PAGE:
Click here to learn more about § 3 and find other relevant terms related to the Law Code of Hammurabi.

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eHammurabi Glossary

Click here to learn more about Merchants and find other relevant terms related to the Law Code of Hammurabi.

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eHammurabi Glossary

Click here to learn more about A Grammar of Akkadian (Third Edition) and find other relevant terms related to the Law Code of Hammurabi.

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eHammurabi Glossary

The term Apodosis commonly means "the part of the sentence that expresses the consequence, Y, in an 'if X, then Y' conditional statement."

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eHammurabi Glossary

Assyriology is the study of languages, cultures, and civilizations of ancient Mesopotamia.

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eHammurabi Glossary

The term Conditional Statement commonly means "a type of sentence that contains a requirement, or condition, and consequence, as in 'if X, then Y'."

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eHammurabi Glossary

The term Cuneiform commonly means "an ancient writing system used by various cultures around Mesopotamia."

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eHammurabi Glossary

Click here to learn more about Laws and find other relevant terms related to the Law Code of Hammurabi.

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eHammurabi Glossary

Click here to learn more about Library and find other relevant terms related to the Law Code of Hammurabi.

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eHammurabi Glossary

The term Louvre Museum commonly means "a museum in Paris, France, and the location of Hammurabi's original stele."

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eHammurabi Glossary

The term Marduk commonly means "an ancient Mesopotamian deity associated with the city of Babylon."

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eHammurabi Glossary

Click here to learn more about Martha Tobi Roth and find other relevant terms related to the Law Code of Hammurabi.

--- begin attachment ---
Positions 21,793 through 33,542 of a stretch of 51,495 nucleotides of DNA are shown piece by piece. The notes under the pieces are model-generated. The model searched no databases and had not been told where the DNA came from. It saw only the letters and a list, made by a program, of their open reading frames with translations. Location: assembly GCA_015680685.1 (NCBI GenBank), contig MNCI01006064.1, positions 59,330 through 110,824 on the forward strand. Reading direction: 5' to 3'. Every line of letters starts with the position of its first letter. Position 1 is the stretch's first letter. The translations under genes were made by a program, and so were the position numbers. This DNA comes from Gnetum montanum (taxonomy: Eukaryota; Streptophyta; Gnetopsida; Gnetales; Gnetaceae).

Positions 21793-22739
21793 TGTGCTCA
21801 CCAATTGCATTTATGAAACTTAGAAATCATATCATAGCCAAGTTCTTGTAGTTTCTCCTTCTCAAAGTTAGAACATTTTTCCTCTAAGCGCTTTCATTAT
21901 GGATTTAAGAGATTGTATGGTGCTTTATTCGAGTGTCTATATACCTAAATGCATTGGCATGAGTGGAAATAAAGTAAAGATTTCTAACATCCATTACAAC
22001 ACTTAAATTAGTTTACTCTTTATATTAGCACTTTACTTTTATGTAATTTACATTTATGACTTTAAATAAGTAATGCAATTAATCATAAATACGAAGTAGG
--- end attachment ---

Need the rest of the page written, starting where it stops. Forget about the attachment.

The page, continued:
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eHammurabi Glossary

The term Mesopotamia commonly means "a Greek name for modern-day Iraq that means 'land between two rivers'."

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eHammurabi Glossary

The term Normalization commonly means "the application of grammatical rules unto transliterated sound values."

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eHammurabi Glossary

The term Old Babylonian commonly means "an ancient dialect of the Akkadian language spoken and written in Mesopotamia between c. 2100–1400 BCE."

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eHammurabi Glossary

The term Protasis commonly means "the part of the sentence that expresses the condition, X, in an 'if X, then Y' conditional statement."

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eHammurabi Glossary

Click here to learn more about Scholarship and find other relevant terms related to the Law Code of Hammurabi.

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eHammurabi Glossary

The term Stele commonly means "a rectangular, upright stone structure commonly found in the ancient world."

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eHammurabi Glossary

The term Susa commonly means "an ancient Elamite city in modern-day Khuzestan Province, Iran."

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eHammurabi Glossary

The term Translation commonly means "the conversion of linguistic contents and their meanings from one language into another."

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eHammurabi Glossary

The term Transliteration commonly means "the conversion of sound values from one writing system into another."